Der Greif: Can you tell us the story behind your winning Guest Room image, "Where It's Dark and Dirty"?

I created "Where It's Dark and Dirty" during a moment of questioning photography and what its statute of limitations was thought out to be. I was developing a new line of questions and theory for myself within image making. Photography was a medium that was hated for how accurately it could depict reality. Can the negative handle that much pressure if I tried to show it the reality of my black being? That is why I started engaging in making multiple exposures. To me, there is no way to surmise the nuance of temperamental emotions in one. I became interested in testing the limits of a large negative to see if photography had a limit, just like humans. The tool is flawed; the oldest and most reliable of equipment cannot handle the amount of truth that I bestow upon it to recreate. In "Where It's Dark and Dirty," I collapse 10-20 exposures into one negative to see how many moments of truth can fit on the sheet. I have a staring contest with the camera to assert my ability to challenge who is all-knowing and all-seeing by leaving the lens open until I inevitably lose by blinking first. The negative shows the real results. In the end, I wonder if it is the camera. These head-to-head ordeals leave the information on the film sheet to be self-destructive, as the camera and the film cannot stand the test of witnessing these displays of life. It produces errors; images self-destruct as they crumble into blank information.

Der Greif: Can you expand on the themes that your photography explores?

Some of the themes my work explores are confession, experimentation, discovery, destruction, abstraction, and minor art historical referencing. It started with understanding how confessional art operates within the spaces where the work is shown. Taking up space with an object or image is one thing, but I'm also interested in whether the artwork can project a sense of emotion or thought into the room that viewers feel when they stand next to it. I believe confessional work can be so overt that it holds its own weight in a room and doesn't require viewers to support it with their ideas. I want my work to ask for something different from the viewers who come across it. Usually, it's to engage in a staring contest to see who will win. That level of engagement alone speaks for itself because of how simple it can be to look at art now.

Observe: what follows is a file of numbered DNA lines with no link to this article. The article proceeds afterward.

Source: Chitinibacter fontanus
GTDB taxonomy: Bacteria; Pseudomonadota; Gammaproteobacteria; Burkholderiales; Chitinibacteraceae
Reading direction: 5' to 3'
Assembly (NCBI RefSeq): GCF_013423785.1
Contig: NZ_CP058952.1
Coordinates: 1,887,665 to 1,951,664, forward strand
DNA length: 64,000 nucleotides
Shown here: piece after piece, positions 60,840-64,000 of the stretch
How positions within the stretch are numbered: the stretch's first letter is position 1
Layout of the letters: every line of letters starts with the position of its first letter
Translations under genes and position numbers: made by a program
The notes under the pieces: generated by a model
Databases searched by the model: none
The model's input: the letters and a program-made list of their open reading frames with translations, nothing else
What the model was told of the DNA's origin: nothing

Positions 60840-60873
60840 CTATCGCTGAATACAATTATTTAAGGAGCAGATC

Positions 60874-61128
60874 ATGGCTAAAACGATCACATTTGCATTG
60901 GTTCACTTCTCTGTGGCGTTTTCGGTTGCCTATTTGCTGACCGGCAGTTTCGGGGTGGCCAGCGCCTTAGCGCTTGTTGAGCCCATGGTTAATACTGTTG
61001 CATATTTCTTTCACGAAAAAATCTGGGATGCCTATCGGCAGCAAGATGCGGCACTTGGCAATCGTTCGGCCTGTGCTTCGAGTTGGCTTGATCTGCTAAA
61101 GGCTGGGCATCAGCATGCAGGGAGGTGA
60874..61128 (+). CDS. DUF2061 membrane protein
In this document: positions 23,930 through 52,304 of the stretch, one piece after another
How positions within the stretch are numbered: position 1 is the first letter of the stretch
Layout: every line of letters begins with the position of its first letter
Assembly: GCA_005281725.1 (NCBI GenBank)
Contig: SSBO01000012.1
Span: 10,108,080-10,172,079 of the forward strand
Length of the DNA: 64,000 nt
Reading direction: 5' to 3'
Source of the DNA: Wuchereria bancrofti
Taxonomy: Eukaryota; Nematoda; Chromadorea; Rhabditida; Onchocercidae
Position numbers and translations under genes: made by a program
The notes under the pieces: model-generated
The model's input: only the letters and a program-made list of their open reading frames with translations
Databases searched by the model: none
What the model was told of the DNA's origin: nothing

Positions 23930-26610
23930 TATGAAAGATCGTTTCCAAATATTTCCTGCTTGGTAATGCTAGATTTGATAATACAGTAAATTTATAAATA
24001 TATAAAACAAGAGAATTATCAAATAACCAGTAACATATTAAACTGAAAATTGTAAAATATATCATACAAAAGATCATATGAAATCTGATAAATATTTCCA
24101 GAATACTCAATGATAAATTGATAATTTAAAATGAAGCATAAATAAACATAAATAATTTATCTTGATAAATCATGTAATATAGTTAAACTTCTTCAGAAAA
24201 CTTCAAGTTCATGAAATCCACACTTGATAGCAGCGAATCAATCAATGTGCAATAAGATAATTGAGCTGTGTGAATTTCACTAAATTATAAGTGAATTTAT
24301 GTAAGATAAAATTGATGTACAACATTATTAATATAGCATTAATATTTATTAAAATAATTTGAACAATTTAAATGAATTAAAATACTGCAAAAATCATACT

Abstraction is something new that I think I owe it to myself to explore within art making. I've been hesitant to fully embrace it because I enjoy representational art so much. My thinking is that since the human condition, blackness, and trauma are "hard to understand," people will get it when it's hard to see. Perhaps it's time for viewers to realize that they can't escape the need to work for a better appreciation in both the art world and our everyday world. It's a new inclination, and I'm currently being bold and unafraid to pursue it.